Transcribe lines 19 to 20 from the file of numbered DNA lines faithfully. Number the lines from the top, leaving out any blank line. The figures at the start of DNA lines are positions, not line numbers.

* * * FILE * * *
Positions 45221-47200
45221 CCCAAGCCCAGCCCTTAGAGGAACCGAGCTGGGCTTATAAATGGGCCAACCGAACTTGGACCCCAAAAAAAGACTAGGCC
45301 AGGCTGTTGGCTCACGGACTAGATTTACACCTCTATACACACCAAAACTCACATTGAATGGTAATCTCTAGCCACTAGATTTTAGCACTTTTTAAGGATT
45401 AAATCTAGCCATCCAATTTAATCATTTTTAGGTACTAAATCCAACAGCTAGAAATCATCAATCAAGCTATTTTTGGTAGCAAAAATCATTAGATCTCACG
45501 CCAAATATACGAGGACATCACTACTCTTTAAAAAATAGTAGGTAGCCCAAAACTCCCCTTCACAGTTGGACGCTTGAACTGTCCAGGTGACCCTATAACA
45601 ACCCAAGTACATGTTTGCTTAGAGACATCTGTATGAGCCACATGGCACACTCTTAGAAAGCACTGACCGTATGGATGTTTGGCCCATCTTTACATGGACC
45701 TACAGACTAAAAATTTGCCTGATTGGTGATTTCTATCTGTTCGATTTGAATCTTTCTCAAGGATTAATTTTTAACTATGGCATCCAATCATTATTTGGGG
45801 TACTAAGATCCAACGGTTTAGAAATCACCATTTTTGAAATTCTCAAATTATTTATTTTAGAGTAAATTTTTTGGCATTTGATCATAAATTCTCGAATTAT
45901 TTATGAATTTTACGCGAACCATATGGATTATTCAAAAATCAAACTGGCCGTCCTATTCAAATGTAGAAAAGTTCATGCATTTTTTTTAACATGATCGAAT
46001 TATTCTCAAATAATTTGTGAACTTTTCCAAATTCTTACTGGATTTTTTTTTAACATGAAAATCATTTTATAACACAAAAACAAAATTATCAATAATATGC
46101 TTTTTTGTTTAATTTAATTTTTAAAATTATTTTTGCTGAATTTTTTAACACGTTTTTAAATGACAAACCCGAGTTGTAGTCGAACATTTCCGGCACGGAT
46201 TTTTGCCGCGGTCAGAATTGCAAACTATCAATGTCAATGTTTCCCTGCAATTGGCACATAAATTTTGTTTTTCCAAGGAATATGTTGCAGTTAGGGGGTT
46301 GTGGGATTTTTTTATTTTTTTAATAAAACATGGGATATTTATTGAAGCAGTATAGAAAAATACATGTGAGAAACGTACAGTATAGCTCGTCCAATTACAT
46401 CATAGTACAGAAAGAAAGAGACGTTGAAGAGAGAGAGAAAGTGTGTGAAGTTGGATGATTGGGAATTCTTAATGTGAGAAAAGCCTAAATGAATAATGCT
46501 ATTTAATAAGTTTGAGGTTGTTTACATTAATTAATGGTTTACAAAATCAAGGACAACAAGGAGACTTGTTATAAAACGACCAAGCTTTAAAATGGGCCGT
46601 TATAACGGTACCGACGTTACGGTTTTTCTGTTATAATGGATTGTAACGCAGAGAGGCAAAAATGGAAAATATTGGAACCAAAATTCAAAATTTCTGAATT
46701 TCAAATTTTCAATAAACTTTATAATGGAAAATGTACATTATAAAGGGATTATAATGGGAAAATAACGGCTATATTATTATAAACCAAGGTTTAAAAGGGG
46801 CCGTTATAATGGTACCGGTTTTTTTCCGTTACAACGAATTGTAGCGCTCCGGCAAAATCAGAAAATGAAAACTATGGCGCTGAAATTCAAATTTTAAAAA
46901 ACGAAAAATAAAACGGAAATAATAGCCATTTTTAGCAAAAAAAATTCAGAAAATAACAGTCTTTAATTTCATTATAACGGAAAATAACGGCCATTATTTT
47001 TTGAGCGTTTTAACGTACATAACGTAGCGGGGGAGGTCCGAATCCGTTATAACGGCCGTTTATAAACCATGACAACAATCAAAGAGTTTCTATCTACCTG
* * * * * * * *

46901 ACGAAAAATAAAACGGAAATAATAGCCATTTTTAGCAAAAAAAATTCAGAAAATAACAGTCTTTAATTTCATTATAACGGAAAATAACGGCCATTATTTT
47001 TTGAGCGTTTTAACGTACATAACGTAGCGGGGGAGGTCCGAATCCGTTATAACGGCCGTTTATAAACCATGACAACAATCAAAGAGTTTCTATCTACCTG